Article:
Monday, 7 April 2014

Where costumes worn by Bollywood stars in films end up

Most outfits worn by stars and the rest of the cast in a film end up in the production house's trunks. And later, these clothes are mixed and matched for extras and background dancers in other films 

Ever wondered what happens to the numerous outfits worn by actors in a film? Bollywood stars break into a song on screen, crooning atop snow-capped mountains, flowing valleys and exotic flower beds or, gyrating in different costumes every nanosecond. By the time the last shot of the film is taken, there are stacks of clothes left behind.
Some may be garish, others outlandish and some wearable off screen as well, but most make their way to the production house's trunks, or petis in Bollywood parlance. They are stacked and rehashed for the production house's future projects. 
Of course, at times, something an actor fancies goes home with him or her (no questions asked). Or when celebrity designers are styling for the lead stars, the outfits go with the designer. It all comes under the production costs incurred for a film.
Actress Ayesha Khanna, who starred in the recent release Dishkiyaaon, has been a stylist for Yash Raj Films such as Band Baja Baaraat (2010) and Ladies Vs Ricky Bahl (2011). She says, `At Yash Raj, all the costumes are stacked in petis. Each peti is labelled so that you know exactly for which film the lead stars, supporting cast and the extras wore the clothes. Later, for another film, things get mixed and matched.`
Ayesha cites an example, `Aishwarya Rai's Kajra Re item number outfit from the 2005 film Bunty Aur Babli was used on a background dancer in Band Baaja Baaraat in 2010. It was mixed and matched. The choli was worn with another ghaghra, so it was impossible that anyone will notice it.
However, not all stylists follow this mantra. Navin Shetty has styled for several films, including Zanjeer, Himmatwala and Agneepath. He styles Ajay Devgn in his films, too. The designer does not believe in the reuse theory or in cutting corners. `I approach every film afresh. I don't recycle stuff or rehash from costumes used in an earlier project. After understanding the actor's character in the film, I go about making the costumes. Sometimes they may be bought off the shelves, if something catches my fancy and I feel it suits the character.`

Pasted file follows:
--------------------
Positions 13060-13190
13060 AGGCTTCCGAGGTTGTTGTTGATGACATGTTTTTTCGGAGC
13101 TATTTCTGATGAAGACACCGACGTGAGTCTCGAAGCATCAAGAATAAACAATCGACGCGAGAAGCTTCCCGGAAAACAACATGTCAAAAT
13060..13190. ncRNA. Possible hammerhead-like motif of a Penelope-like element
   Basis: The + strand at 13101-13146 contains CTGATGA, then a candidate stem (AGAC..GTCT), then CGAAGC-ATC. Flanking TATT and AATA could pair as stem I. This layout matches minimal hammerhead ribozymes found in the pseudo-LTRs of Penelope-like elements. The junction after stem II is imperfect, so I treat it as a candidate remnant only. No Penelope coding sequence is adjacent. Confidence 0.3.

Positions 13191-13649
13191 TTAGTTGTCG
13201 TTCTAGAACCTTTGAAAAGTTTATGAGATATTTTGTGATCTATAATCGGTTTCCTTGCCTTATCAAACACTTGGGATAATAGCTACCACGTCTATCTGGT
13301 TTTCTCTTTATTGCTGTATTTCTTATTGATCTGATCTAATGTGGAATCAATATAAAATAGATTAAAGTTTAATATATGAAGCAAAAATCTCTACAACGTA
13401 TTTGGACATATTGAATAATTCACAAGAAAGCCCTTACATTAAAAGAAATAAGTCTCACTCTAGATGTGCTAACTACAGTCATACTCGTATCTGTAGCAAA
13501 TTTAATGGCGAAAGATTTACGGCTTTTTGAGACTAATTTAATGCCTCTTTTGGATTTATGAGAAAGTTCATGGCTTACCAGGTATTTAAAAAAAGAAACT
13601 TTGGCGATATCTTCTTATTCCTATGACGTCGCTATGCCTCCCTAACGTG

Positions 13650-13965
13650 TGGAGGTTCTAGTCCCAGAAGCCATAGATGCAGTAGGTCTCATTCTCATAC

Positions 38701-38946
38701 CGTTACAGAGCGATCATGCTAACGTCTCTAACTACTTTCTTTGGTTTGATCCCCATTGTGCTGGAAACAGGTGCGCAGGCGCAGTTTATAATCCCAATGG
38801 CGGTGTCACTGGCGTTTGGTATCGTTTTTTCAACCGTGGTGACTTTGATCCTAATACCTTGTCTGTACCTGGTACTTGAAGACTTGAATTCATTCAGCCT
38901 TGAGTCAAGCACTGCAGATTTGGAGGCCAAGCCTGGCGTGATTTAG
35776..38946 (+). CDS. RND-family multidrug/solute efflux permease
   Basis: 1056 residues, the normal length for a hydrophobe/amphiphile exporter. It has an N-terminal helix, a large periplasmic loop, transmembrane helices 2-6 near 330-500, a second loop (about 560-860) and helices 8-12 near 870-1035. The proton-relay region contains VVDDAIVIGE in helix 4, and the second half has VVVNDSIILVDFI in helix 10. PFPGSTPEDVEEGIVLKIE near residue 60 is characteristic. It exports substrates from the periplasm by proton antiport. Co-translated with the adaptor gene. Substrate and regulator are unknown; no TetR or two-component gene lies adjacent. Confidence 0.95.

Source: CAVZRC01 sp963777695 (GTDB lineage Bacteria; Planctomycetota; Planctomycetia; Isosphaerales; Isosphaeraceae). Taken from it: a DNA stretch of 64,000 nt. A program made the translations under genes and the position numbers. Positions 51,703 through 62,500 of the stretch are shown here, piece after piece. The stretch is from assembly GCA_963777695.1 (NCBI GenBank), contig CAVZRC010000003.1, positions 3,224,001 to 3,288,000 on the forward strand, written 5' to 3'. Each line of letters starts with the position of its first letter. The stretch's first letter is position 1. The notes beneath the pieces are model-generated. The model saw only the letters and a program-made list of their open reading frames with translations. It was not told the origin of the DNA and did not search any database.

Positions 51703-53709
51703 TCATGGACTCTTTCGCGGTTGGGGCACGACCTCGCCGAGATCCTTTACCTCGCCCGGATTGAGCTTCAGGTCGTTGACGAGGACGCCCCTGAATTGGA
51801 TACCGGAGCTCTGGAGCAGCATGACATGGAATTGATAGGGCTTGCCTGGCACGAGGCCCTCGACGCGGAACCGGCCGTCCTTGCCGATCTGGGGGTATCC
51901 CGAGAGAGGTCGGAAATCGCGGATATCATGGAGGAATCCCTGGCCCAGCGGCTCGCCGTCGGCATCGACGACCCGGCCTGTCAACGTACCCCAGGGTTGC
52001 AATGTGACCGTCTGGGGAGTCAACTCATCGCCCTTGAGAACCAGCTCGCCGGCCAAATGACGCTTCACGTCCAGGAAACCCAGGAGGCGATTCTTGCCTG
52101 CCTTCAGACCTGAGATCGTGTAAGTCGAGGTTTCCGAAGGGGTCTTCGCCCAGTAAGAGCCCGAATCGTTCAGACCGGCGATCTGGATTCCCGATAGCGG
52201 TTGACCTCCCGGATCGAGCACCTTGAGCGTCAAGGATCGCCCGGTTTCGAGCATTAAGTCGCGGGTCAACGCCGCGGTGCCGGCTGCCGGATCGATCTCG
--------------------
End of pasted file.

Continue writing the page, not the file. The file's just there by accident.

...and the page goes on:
He adds, `Once the shoot is over, everything goes to the production house's petis. It is their property, I have nothing to do with it. By that time I have moved on to another project.` He also styled brother-in-law, director Rohit Shetty, for the ongoing reality show, Khatron Ke Khiladi which he hosts. `All his outfits have gone back to the production house,` he adds.
B-Town designer, Leepakshi Ellawadi, who is currently styling Shraddha Kapoor for Ek Villain says, `For a designer, once the film's shoot is complete, so is the job. What the production house or the stars do with the outfits, is their prerogative. Often an actor wants to add his or her touch to his/her look in the film and gets stuff from his/her own wardrobe.`
She earlier styled Amitabh Bachchan in his 2011 film Bbuddah... Hoga Terra Baap. Big B had accompanied her on a shopping trip in London. `We picked up a lot of high-end labels. Several alterations had to be made. He was apprehensive about whether he could carry it off, but he pulled it off well.`
Even when stars have taken a personal interest in the shopping, the stuff usually goes back to the petis.
Some actors may like an outfit and want to keep it for nostalgia's sake, but it is no big deal,` concludes Ayesha.

One film, 125 costumes
Aishwarya Rai wore over 125 costumes in Vipul Shah's 2010 film Action Replayy. The makers claimed that it was a record as most Bollywood films have 40 costume changes on an average including those in songs. The wrap-up shot alone had the actress doing nine dress changes. The justification came from the fact that Ash's character had a fetish for clothes. Vipul realised that the number of costumes were high when the person who was managing Ash's costumes kept demanding more and more space to store them.
Small screen scene
On the small screen, too, outfits are often reused. Television designer Nikhat Neerushaa who styles actors for the ongoing mythological show Devon Ke Dev Mahadev among other shows says, `The saris and lehengas of the saas-bahus are often reused by production houses.`
TV producer Rajan Shahi (Aur Pyar Ho Gaya and Yeh Rishta Kya Kehlata Hai) maintains, `We give a contract to a supplier and the outfits are returned after use. Clothes are not repeated to maintain freshness in the look. For special episodes such as wedding sequences, we get clothes stitched in advance,` he explains.

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